Corsair CX450 PSU Review: Two Flavors, Tested and Compared

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Ripple Measurements

To learn how we measure ripple, please click here.

The following table includes the ripple levels we measured on the CX450’s rails. The limits, according to the ATX specification, are 120mV (+12V) and 50mV (5V, 3.3V and 5VSB).

Corsair CX450 - CWT

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10% Load15.3mV8.3mV9.2mV6.2mVPass
20% Load20.0mV8.2mV9.9mV7.0mVPass
30% Load19.2mV8.2mV10.0mV7.3mVPass
40% Load19.6mV9.2mV10.5mV7.8mVPass
50% Load32.5mV9.1mV11.4mV8.2mVPass
60% Load32.3mV8.5mV12.0mV8.5mVPass
70% Load33.9mV10.4mV17.6mV8.7mVPass
80% Load28.3mV11.3mV15.6mV11.5mVPass
90% Load29.0mV12.3mV16.1mV12.1mVPass
100% Load30.6mV12.6mV17.0mV14.1mVPass
110% Load32.1mV13.5mV17.7mV16.3mVPass
Cros-Load 126.1mV7.3mV11.0mV8.7mVPass
Cross-Load 233.8mV13.7mV16.1mV12.2mVPass

Corsair CX450 - Great Wall

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10% Load22.8mV7.4mV7.1mV6.5mVPass
20% Load35.3mV8.8mV8.3mV7.0mVPass
30% Load54.7mV10.0mV9.2mV7.6mVPass
40% Load41.7mV10.6mV10.5mV8.1mVPass
50% Load37.1mV12.1mV11.5mV9.0mVPass
60% Load35.7mV14.4mV12.3mV9.8mVPass
70% Load35.3mV14.8mV14.0mV11.1mVPass
80% Load36.6mV14.7mV14.9mV12.8mVPass
90% Load39.0mV15.6mV16.7mV14.6mVPass
100% Load44.2mV17.9mV18.1mV14.9mVPass
110% Load48.1mV20.0mV18.6mV20.1mVPass
Cross-Load 154.1mV13.9mV15.5mV10.7mVPass
Cross-Load 245.2mV14.8mV13.7mV15.7mVPass

Comparison Graphs

The Great Wall-based unit's minor rails performed well. But ripple at +12V was higher than what we measured from CWT's model. That latter design served up excellent ripple suppression on all of its rails. To be sure, you don't often see 31 millivolt (mV) of ripple under full load at 47°C from a budget-oriented PSU.

Ripple Oscilloscope Screenshots - Great Wall

The following oscilloscope screenshots illustrate the AC (alternating current) ripple and noise registered on the main rails (+12V, 5V, 3.3V and 5VSB). The bigger the fluctuations on the screen, the bigger the ripple/noise. We set 0.01 V/Div (each vertical division/box equals 0.01V) as the standard for all measurements.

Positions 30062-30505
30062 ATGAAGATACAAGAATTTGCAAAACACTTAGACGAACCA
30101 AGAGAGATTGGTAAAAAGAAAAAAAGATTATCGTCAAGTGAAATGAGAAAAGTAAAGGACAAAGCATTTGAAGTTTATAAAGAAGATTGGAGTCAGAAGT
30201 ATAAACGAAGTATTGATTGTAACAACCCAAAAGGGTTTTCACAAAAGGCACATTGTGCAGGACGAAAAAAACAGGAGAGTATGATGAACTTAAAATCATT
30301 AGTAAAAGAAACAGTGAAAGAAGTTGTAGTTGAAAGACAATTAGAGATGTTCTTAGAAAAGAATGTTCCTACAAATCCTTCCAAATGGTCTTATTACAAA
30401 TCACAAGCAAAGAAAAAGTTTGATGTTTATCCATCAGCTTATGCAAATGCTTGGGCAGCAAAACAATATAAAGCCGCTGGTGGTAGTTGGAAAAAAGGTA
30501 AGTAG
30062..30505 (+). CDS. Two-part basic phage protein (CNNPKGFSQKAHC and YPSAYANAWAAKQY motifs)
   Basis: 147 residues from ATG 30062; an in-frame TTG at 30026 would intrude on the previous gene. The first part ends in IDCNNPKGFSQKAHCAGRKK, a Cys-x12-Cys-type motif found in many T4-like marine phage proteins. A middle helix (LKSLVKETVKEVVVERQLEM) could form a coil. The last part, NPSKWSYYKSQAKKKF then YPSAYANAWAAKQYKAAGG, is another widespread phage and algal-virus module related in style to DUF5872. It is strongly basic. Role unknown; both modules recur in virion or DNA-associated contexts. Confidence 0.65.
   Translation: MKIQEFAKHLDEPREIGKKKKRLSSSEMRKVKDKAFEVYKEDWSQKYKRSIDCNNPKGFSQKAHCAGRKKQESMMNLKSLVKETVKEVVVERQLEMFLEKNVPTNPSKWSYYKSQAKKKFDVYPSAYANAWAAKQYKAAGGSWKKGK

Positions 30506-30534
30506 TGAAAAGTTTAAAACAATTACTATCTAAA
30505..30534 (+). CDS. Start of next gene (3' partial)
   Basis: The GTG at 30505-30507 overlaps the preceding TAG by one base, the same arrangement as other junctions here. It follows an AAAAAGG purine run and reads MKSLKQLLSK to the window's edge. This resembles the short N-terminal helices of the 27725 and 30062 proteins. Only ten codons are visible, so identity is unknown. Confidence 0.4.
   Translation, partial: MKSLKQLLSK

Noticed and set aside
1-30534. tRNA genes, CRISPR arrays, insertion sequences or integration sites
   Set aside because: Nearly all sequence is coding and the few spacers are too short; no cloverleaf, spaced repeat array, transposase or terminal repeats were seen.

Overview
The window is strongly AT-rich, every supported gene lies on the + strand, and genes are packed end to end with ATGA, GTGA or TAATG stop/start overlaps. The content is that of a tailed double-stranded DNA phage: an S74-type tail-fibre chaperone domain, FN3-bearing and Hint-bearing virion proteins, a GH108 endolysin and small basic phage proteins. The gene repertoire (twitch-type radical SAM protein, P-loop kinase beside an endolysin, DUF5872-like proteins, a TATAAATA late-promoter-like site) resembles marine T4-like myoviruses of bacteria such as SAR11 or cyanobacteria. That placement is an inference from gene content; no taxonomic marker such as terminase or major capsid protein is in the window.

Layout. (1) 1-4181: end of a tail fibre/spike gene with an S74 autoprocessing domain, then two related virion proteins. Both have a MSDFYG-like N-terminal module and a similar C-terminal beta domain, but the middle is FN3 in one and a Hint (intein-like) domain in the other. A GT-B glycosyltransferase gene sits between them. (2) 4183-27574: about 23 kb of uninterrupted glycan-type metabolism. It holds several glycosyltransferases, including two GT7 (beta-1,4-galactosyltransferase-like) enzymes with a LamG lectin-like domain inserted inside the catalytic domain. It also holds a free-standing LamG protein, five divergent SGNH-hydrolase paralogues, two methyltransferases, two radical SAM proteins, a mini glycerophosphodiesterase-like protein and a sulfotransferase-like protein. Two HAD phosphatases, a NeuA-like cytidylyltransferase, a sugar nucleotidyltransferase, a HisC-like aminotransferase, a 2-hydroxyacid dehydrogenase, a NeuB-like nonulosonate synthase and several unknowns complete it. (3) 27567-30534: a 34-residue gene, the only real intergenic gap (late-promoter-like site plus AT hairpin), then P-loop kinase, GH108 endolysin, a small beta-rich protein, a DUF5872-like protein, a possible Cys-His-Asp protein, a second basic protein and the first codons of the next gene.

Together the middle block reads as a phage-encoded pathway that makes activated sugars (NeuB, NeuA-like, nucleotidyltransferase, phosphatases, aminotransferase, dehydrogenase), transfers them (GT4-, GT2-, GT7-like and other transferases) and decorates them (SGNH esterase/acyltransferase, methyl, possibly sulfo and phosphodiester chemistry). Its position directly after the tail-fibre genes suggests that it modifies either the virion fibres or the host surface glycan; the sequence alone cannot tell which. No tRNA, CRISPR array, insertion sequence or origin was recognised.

Ripple at Full Load

Ripple at 110 Percent Load

Ripple at Cross-Load 1

Ripple at Cross-Load 2

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Contributing Editor

Aris Mpitziopoulos is a Contributing Editor at Tom's Hardware US, covering PSUs.

  • jpe1701
    Oh thank you Aris, I've been waiting for a review of this. It's always low in price and tempting to recommend but there weren't any reviews.
  • Darkbreeze
    Why do both of the review summary boxes list the Great Wall version? Both the one on the front page and the last page are the same. Seems like you ought to include a summary box for both versions since there seems to be some major differences between them. And even more so since you seem to indicate the CWT version is the better unit, but only include a summary box for the Great Wall unit.
  • crmaris
    This was not my choice. Initially the review had both summary boxes.
  • Darkbreeze
    I totally understand. No worries mate. Editorial has a bad habit of effectively pooping all over the independent contributors writing as well. Not surprising that they are doing so with your work, but I sure wish somebody in editorial would make a few changes to policy that keeps the finished product a bit more in line with what the contributor intended, which often they don't. In this case, it totally makes zero sense that they didn't leave it as you had it.
  • Rexper
    We preferred CWT's version of Corsair's CX450, but that doesn't mean you should avoid Great Wall's
    Not that we have a choice.
    Great article, once again, Aris!

    There is some controversy appearing relating to the fan bearings used in the CX450. JonnyGURU, who works at Corsair, claims both CX450 versions use a rifle bearing.
    Unfortunately, we can't know for certain until someone dismantles the fan.
  • Darkbreeze
    I don't think it even makes a tremendous amount of difference. Fan failure on power supplies due to bearing fatigue is the least of the issues I've usually seen in the past on older units. Plus, it's not terribly difficult to replace a PSU fan if you have at least of a modicum of common sense and don't possess four thumbs.

    If fan noise is the biggest worry, or bearing failure over the long term, then I'd say these are winners for the price point. Most would never hear them over the sound of the rest of the system in any case.